During An Accessible Presentation
Suggestions for the presenter and table facilitators to communicate with group(s).
Speak clearly and use simple language for different comprehension levels. Avoid jargon, which includes much of our treasured theological and spiritual language. Particularly since we want to listen to people who feel disengaged with the Church, we can’t presume these terms will be familiar or relatable.
Be visible: face participants when speaking and keep microphone and hands away from your face for people who lip-read. They will presumably be sitting in the front, so you should stay in the front of the room.
Use microphone for large room presentation and repeat questions if participants don’t have a microphone.
Cover all the text on slides, which is different than simply reading the slides.
Pace your delivery to give people a chance to process the information.
Allow time for movement breaks OR encourage those who need to walk around periphery of room if needed.
Describe pertinent visuals and graphics.
Describe any visual information. For example, if you ask people to raise their hands in response to a question, say what percentage or approximate number of people did so.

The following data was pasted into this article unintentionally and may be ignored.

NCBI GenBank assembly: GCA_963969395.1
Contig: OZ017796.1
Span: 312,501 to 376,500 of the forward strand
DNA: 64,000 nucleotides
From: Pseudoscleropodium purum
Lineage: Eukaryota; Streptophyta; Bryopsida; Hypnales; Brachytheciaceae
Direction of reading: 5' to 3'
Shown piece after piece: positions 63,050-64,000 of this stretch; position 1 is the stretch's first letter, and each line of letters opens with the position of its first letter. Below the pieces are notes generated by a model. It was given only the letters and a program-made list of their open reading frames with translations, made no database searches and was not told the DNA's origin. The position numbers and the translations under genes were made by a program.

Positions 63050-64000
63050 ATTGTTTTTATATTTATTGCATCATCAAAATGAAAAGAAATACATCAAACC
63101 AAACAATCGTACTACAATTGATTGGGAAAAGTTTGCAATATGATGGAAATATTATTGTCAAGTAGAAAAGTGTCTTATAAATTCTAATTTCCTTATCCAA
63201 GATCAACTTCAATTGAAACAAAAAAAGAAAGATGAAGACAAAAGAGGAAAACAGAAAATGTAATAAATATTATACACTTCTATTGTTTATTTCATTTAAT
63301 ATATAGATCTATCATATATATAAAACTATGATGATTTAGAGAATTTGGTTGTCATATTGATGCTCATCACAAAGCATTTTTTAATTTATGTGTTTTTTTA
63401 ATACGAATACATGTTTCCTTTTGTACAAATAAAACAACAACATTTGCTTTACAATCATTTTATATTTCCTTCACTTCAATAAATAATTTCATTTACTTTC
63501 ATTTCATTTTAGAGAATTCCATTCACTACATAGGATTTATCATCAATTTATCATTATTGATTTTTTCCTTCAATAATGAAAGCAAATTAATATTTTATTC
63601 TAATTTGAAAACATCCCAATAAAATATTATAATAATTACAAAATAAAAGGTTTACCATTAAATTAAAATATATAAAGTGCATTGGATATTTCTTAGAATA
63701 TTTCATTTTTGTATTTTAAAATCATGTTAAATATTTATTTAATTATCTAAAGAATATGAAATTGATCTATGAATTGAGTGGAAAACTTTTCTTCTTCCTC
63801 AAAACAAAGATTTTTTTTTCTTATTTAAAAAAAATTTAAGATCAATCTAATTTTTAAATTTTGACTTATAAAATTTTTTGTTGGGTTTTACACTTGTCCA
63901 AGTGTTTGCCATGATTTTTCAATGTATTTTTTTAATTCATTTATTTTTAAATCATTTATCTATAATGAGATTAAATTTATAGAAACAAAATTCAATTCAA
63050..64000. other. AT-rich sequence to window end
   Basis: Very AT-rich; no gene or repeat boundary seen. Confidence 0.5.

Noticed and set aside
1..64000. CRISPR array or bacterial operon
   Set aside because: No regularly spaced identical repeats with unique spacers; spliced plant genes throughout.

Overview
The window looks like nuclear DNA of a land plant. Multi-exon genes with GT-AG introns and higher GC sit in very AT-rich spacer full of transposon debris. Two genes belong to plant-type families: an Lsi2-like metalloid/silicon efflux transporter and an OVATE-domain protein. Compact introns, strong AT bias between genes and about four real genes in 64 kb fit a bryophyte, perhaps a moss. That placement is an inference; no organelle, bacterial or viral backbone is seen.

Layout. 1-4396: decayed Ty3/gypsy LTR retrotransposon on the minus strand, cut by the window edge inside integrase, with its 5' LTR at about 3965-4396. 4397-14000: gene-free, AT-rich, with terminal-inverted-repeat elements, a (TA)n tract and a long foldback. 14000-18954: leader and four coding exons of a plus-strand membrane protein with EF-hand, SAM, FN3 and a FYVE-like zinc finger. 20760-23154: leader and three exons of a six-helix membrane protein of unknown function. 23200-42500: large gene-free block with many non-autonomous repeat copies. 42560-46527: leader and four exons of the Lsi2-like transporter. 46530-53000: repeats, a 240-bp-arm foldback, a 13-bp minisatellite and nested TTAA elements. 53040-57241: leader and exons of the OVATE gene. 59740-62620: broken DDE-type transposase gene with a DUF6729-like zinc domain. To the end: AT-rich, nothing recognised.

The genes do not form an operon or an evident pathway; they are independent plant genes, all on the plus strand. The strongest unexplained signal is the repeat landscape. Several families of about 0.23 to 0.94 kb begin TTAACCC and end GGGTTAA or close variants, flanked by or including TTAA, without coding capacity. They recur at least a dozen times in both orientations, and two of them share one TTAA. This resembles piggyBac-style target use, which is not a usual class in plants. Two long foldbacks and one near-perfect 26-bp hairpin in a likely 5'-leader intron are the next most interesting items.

Hearing assistance: hearing loop, FM or Infrared Systems for people who are Hard of Hearing or have hearing aids or cochlear implants.
ASL for people who are Deaf. Speak at a reasonable pace for interpreter and you should be standing near each other, so individuals watching the interpreter can also see your expressions and gestures. Spell any unfamiliar words. ASL is used for people who speak Spanish, but interpreter should be bilingual.
Limit background noise as much as possible.
Accessible Small Group Sharing – Some Suggestions for Table Facilitators and Recorders
Suggestions for presenter to the large group will also help table facilitators.
Table facilitators should have additional resources to draw on to clarify the questions for anyone who doesn’t understand them.
For participants who communicate better through pictures and/or stories, it would be great to have an additional ‘recorder’ at the table. If possible, this is someone from the parish that knows the person, such as a catechist, or who knows them in some other way. A teen leader could be very good at this also, as well as an educator or education student in the parish.
It could be good for this recorder to listen and talk with the person to the side first, before sharing with the group. Another possibility is to meet at another time or before the meeting begins to start the process of sharing.